Though all dogs are worthy of love, I believe that fate had a hand in our choice. I call it karma. As it turned out, this one was meant for us. I signed the adoption papers, paid the fee and listened to the advise from the Administrator. With formalities over, we packed the two month old pup in the back seat with her new Mummy keeping an eye on her adopted daughter who behaved herself all the way home. I named her Oxygen for her zest and spirit. It is now 13 years since that fateful day. Oxygen has aged gracefully over the years and (touch wood) is still sprightly at the age of 13. She is our best friend and confidante.
Oxygen has enriched our lives with her love, empathy and friendship. On our part, through cultivating understanding, close interaction and respect for her, we have forged a bond with Oxygen that we cherish as among the most precious experiences in our lives. We had not reckoned that our small intention of keeping a pet would be reciprocated in such big measure. Happily, we were in for more than we had imagined.
She has given us insights, awed us with her prescience, amused us with her quirks, touched us with her patience and humbled us with her intelligence. It is a relationship that cannot be adequately communicated through words but one that has to be experienced to be appreciated. And we know that there are so many dog lovers out there who have their own wonderful testimonies to relate of their own beloved four-footed friends.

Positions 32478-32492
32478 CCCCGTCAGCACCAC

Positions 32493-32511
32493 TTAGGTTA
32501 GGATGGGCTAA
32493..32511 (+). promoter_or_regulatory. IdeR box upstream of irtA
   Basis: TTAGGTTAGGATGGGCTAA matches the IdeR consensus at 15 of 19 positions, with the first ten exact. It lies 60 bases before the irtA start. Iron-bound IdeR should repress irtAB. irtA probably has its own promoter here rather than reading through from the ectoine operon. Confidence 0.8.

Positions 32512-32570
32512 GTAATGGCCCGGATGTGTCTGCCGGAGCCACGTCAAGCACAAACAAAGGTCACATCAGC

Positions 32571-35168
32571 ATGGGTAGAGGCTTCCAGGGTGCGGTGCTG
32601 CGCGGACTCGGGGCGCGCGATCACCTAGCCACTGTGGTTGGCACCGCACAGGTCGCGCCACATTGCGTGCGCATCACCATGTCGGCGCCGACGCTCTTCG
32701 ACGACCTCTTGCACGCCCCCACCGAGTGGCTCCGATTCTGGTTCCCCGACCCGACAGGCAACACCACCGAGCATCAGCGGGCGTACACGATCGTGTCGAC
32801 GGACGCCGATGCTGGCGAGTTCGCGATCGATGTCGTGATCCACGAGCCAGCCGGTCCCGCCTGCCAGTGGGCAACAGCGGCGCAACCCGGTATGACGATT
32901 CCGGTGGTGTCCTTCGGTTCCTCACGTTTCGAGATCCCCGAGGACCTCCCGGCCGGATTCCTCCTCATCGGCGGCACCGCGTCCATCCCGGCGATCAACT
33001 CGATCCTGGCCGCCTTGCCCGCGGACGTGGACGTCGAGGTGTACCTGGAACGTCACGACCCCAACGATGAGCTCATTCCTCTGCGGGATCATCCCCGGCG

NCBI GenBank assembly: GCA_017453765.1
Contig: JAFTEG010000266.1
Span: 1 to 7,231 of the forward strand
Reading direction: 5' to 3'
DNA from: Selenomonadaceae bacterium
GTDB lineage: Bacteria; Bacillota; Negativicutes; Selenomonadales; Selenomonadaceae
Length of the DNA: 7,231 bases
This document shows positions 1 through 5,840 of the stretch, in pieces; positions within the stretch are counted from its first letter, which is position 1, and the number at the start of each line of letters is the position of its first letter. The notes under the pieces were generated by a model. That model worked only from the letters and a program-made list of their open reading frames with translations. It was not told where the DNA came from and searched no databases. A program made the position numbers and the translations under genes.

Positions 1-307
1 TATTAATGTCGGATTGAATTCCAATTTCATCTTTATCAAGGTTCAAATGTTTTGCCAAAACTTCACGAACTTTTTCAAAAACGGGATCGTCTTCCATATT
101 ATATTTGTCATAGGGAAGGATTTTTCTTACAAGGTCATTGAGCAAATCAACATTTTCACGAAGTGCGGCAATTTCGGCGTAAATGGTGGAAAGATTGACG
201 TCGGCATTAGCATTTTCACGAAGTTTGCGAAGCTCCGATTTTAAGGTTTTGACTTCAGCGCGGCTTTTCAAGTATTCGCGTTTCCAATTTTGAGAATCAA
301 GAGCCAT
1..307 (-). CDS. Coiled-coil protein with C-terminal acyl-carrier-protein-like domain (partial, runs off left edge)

In that respect, though Oxygen is very special to us, she is by no means unique. Many dog owners who share a caring relationship with their pets would tell you of the blessings that the canines have brought into their homes and lives. As for me, Oxygen is my inspiration for which I thank God. And I also give thanks for the SPCA, other animal welfare organizations as well as concerned individuals around the world who are doing their bit to care for all creatures, big and small.